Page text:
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Teddies, zips & instant potato – our tests fifty years ago

It’s been 55 years since Which? was founded. Over that time consumer trends have changed dramatically. Our tests have changed also – so what were we putting through its paces fifty years ago?

One of the most enjoyable parts of researching this month’s article on consumer trends was going through the archives to see how our product tests have changed over the years.

Not only are we all buying different things today, we also use products in a different way.

The tests we won’t be repeating

There are some tests that I can’t see us repeating. Here’s my top three:

  • We tested zip fasteners in 1960, including putting 15lb weights on the pullers and end stops to see how they fared.
  • In 1970 we turned our attention to instant potato, testing its Vitamin C content and how well the boxes stood up to ‘being bashed’.
  • School geometry sets – as well as the obligatory lab test, we also got 100 14-year-old girls to try them out. Pencils ‘on the whole were not very good’.

There were other surprises in my search through the Which? archives. The teddy bear test in 1967 featured an x-ray scan of the bears’ joints, as well as a flammability test. All of them fared well, apart from a poor little teddy called Rose-bud that burnt quickly. Rose-bud’s manufacturers responded to our test by making the teddy flameproof.

Also in 1967 there was an article about ‘paper dresses’, all costing under £1. This included a section on what happens when these paper dresses get wet, with the question ‘do they trickle away into a pool of unpleasant goo like the witch in the Wizard of Oz?’

If you’re wondering, we concluded that all the paper dresses would survive a shower of rain without ‘acute embarrassment’. Though they didn’t do too well when washed, getting crumpled, going into holes and losing colour.

The evolution of Which? product testing

Here are a couple of products that we still test, but definitely not against the same standards:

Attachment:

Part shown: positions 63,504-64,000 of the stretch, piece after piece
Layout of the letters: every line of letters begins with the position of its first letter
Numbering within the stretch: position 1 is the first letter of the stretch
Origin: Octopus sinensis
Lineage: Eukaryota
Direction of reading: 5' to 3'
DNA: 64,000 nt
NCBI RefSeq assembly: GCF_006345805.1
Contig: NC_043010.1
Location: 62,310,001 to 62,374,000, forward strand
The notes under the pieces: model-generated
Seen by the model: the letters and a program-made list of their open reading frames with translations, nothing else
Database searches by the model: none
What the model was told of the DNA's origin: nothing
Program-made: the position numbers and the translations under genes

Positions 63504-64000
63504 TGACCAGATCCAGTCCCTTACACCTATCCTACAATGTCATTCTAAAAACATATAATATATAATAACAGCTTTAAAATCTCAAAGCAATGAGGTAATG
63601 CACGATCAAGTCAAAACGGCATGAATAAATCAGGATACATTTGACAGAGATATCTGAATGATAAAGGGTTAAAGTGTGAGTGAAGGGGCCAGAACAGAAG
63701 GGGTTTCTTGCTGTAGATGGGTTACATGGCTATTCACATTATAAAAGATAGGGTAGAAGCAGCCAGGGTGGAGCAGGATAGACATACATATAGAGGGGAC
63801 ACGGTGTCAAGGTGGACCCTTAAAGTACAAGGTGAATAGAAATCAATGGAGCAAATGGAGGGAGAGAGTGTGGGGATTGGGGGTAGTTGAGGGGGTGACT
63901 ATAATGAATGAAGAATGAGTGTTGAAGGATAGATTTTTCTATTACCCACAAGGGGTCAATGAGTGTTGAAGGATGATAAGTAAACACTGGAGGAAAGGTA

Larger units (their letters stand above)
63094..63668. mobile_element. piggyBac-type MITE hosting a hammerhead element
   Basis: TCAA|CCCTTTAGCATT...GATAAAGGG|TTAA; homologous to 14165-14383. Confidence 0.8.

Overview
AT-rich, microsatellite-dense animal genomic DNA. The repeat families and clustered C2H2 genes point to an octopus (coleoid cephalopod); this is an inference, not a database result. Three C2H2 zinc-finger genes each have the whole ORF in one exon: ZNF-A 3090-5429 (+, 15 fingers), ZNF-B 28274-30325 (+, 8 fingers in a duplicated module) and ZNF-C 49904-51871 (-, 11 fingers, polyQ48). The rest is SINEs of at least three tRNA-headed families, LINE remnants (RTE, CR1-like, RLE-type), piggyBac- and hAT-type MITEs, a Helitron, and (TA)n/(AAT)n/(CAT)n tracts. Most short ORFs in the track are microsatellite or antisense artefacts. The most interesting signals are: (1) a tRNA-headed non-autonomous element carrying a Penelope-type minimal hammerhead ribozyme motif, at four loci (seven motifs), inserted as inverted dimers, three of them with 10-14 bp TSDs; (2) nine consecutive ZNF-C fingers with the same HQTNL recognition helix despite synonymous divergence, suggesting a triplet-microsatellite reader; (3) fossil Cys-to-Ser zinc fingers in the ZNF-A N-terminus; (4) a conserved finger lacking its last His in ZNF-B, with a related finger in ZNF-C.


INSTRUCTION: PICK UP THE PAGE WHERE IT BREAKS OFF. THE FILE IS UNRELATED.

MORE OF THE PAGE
• Computers – in 1987 we were obsessed with seeing how well PCs worked with a cassette player. Back then the maximum memory a PC could muster was 512K of Ram.
  • Cameras – in 1983 we tested 35mm cameras, looking at loading, winding and even rewinding film. We also covered questions such as ‘where’s Aunt Edna’s head’ to help people with photo composition. And we deemed seven seconds too long to wait for the flash to charge up, but four was fine.

It’s questionable whether all the changes products have been through over the past fifty years have been positive. Camera viewfinders have fallen out of fashion for example, something we’ve worked to see return following your comments here on Which? Conversation.

So what products or features of the past would you like to see a resurgence of? Is there anything you’d like us to test in the future? And what do you think Which? will be testing in 55 years time?


I would like Which? to test whether consumers are aware of their rights under the Sale of Goods Act, and to do a survey of how successful they are at making claims against shops and online retailers when they have problems after the guarantee period expires. I predict that this will show that most people just replace faulty goods and that retailers just reject most claims when the consumer does make an effort.

The only simple solution I can envisage is to push for longer warranties provided by the manufacturer and to include length of warranty in the selection of ‘Best Buys’.


Thanks wavechange. We are in the process of gathering intelligence on people’s understanding of their rights – including the sale of goods act. It’s difficult to get at how many people have experienced retailers rejecting their faulty goods claims because there are so many variables to address in a survey. It’s definitely something that’s on our agenda though, and we do regularly carry out investigations exposing retail staff that fail to provide consumers with their basic rights under the sale of goods act. It’s a long struggle, but we’ll keep at it!